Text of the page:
Reforming the Albuquerque Police Department has at times over the past eight years felt like a Sisyphean task.
As APD inches closer to compliance with a 2014 Court Approved Settlement Agreement regarding use of force, full compliance remains elusive.
That’s what makes the latest report from independent monitor James Ginger so encouraging. For the second reporting period in a row, APD is credited with making substantial progress in its federally mandated reform effort.
Ginger’s recently released report found that APD is at 80% operational compliance, a 10% increase over the previous reporting period. Operational compliance tracks whether officers follow policies and if they’re corrected when they don’t. The CASA requires 95% operational compliance.
APD has since October 2019 remained at 100% primary compliance — meaning all required policies and procedures are in place — and sits at 99% secondary compliance regarding the training of officers.
That’s quite a shift from recent years when Ginger had said APD “failed miserably in its ability to police itself.”
City leaders say the latest report shows the city and APD’s work is paying off. But as Ginger’s report notes, DOJ will eventually transfer oversight back to APD, testing APD’s ability to maintain oversight of itself.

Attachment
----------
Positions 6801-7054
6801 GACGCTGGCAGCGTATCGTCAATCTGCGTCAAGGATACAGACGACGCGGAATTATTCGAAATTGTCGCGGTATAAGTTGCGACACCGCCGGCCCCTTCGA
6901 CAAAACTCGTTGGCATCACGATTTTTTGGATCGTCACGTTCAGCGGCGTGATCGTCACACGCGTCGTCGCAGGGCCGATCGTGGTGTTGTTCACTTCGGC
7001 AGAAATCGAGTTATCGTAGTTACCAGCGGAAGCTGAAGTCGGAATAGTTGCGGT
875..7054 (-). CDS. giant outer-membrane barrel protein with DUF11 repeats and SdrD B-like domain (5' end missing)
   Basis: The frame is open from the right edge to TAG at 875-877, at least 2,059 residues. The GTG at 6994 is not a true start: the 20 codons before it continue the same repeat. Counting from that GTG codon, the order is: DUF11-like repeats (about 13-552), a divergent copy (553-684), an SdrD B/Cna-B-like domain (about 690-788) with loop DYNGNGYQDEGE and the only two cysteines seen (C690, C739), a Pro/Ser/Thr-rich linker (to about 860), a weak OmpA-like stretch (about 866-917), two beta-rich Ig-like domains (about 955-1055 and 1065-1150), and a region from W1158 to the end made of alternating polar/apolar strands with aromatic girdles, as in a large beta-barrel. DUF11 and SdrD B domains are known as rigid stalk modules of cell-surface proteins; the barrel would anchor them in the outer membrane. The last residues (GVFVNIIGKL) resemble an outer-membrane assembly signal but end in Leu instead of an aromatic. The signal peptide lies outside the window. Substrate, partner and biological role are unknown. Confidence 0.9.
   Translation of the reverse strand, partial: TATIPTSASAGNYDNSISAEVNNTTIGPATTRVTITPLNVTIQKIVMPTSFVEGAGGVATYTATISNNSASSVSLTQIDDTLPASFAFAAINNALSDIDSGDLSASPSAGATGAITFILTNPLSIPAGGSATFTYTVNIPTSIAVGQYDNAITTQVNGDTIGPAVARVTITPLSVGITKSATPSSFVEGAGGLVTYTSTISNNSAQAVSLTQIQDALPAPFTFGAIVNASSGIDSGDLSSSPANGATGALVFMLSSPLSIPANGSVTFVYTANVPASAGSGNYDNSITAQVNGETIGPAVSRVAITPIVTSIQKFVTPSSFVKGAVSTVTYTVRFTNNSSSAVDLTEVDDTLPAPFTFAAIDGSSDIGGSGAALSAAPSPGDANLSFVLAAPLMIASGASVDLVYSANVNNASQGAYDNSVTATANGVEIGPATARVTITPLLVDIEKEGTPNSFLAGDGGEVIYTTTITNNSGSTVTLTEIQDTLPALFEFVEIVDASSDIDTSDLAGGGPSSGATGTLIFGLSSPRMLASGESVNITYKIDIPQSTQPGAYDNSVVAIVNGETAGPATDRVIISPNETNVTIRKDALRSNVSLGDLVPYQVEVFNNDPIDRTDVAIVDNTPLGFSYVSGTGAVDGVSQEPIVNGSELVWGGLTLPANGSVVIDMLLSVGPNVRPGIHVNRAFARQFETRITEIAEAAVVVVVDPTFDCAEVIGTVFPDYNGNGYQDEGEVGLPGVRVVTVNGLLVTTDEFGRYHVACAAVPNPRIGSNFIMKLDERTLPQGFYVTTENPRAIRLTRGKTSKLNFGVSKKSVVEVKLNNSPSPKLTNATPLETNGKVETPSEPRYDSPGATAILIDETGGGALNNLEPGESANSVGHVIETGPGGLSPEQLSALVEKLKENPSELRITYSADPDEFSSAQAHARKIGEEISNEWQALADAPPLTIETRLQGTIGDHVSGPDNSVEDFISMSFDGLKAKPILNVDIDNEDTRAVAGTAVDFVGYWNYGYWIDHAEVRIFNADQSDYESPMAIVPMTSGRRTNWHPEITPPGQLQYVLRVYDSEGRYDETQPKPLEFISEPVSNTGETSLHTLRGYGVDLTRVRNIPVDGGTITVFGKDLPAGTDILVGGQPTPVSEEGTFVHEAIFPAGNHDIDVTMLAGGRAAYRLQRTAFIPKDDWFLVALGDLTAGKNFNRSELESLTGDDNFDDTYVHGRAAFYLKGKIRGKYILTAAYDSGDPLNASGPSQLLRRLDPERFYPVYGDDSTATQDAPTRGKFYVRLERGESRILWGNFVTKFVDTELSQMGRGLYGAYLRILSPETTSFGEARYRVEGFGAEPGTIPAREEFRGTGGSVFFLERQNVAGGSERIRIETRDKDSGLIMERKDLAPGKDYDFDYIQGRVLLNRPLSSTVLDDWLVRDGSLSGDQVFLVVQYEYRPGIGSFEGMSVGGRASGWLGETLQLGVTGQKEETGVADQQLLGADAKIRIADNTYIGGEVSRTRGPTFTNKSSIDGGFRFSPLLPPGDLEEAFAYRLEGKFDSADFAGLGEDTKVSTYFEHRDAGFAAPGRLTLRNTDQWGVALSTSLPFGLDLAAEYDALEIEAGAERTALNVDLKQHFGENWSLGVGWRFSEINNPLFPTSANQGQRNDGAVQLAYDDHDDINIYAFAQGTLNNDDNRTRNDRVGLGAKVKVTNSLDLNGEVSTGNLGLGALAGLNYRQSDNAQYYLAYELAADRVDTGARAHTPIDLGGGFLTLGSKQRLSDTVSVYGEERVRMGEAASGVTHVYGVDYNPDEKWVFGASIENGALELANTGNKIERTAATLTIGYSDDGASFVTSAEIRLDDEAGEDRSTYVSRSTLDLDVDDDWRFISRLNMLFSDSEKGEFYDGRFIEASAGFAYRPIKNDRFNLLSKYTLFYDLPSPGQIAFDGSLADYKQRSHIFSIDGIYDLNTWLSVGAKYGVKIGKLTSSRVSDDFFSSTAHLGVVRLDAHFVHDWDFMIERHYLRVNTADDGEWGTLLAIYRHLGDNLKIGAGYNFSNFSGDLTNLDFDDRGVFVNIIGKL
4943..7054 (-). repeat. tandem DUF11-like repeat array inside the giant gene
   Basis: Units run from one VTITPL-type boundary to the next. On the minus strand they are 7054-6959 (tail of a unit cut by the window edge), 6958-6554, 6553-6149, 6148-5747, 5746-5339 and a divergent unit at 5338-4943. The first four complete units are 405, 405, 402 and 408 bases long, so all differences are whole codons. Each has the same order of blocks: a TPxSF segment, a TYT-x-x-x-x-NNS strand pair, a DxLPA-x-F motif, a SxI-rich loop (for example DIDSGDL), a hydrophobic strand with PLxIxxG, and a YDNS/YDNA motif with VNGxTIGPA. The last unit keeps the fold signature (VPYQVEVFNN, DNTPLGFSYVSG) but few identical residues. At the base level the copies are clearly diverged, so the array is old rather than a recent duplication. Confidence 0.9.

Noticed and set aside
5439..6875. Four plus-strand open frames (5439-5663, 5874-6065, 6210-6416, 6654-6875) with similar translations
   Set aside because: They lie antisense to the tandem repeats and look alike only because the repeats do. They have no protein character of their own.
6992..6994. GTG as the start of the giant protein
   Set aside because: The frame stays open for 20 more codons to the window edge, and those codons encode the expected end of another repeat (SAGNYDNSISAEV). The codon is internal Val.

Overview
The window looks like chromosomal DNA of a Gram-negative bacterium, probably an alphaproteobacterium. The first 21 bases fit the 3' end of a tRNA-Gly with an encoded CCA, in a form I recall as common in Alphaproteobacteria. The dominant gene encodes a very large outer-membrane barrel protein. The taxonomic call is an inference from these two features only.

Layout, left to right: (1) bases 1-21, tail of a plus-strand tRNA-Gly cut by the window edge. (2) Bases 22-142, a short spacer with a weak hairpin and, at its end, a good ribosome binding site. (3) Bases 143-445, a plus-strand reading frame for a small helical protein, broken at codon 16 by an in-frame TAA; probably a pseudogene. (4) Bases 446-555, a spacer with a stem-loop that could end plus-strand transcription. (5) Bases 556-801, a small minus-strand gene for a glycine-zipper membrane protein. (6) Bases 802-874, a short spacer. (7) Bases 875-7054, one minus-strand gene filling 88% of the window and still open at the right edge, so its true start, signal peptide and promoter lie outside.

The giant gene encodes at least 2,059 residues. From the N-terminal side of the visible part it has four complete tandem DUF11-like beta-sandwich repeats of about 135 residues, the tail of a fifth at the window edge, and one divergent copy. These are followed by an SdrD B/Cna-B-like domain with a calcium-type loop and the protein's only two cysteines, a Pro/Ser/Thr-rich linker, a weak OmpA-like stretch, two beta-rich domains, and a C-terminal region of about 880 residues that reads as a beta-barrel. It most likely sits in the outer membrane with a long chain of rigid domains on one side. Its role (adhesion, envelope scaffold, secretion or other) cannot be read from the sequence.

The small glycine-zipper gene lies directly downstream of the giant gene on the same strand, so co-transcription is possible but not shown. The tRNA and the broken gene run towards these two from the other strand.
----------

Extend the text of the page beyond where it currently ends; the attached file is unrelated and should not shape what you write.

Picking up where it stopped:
Meanwhile, officer-involved shootings have spiked. APD officers shot and killed a man they said lunged at them with a knife near police headquarters on Nov. 10. It was the 17th shooting involving APD this year. APD officers, who have shot at 54 people since 2018, shot 10 or fewer people in each of the four previous years. The recent spike is troubling.
Chief Harold Medina says firearm sales during the pandemic, mental health episodes and intoxicants are causing some people to make “irrational decisions.”
It’s worth noting that one of the major reasons DOJ was brought in was due to APD’s high number of officer-involved shootings. Those shootings decreased for several years. Now, the uptick is concerning. So while Ginger’s latest report is encouraging, thorough investigation and transparency surrounding APD’s police shootings are crucial to moving the department in the right direction.
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This editorial first appeared in the . It was written by members of the editorial board and is unsigned as it represents the opinion of the newspaper rather than the writers.